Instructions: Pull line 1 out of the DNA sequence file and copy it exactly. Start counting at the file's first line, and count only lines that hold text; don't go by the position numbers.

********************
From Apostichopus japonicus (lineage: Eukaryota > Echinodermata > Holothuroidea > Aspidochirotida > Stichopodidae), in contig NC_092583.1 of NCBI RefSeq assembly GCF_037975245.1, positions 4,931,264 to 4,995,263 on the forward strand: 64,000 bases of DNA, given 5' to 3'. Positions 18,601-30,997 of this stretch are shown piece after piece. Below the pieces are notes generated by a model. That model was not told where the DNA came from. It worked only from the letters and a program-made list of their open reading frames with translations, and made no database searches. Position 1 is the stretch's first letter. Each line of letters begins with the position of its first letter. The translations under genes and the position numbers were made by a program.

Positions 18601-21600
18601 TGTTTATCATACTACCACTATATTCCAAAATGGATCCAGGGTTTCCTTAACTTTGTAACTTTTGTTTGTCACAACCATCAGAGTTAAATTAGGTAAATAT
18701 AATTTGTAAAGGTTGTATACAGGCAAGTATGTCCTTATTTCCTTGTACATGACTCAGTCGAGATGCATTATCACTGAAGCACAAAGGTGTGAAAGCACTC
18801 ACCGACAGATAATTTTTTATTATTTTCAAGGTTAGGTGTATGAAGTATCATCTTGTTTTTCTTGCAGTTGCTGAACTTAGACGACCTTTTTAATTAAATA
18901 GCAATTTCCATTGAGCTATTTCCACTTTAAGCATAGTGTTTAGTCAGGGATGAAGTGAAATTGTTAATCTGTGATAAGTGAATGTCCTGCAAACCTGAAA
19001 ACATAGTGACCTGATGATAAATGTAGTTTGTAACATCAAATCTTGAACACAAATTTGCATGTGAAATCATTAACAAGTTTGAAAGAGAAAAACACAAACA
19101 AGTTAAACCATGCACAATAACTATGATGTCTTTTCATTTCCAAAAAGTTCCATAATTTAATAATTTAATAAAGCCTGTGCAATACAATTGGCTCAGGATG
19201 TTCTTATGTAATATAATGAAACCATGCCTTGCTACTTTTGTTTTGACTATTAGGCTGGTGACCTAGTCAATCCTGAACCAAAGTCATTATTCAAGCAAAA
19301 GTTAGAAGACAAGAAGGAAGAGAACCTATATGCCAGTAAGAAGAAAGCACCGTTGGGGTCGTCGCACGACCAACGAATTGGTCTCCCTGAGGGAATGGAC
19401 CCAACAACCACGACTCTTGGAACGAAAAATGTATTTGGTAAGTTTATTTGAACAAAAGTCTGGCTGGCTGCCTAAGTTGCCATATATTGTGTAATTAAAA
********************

From Apostichopus japonicus (lineage: Eukaryota > Echinodermata > Holothuroidea > Aspidochirotida > Stichopodidae), in contig NC_092583.1 of NCBI RefSeq assembly GCF_037975245.1, positions 4,931,264 to 4,995,263 on the forward strand: 64,000 bases of DNA, given 5' to 3'. Positions 18,601-30,997 of this stretch are shown piece after piece. Below the pieces are notes generated by a model. That model was not told where the DNA came from. It worked only from the letters and a program-made list of their open reading frames with translations, and made no database searches. Position 1 is the stretch's first letter. Each line of letters begins with the position of its first letter. The translations under genes and the position numbers were made by a program.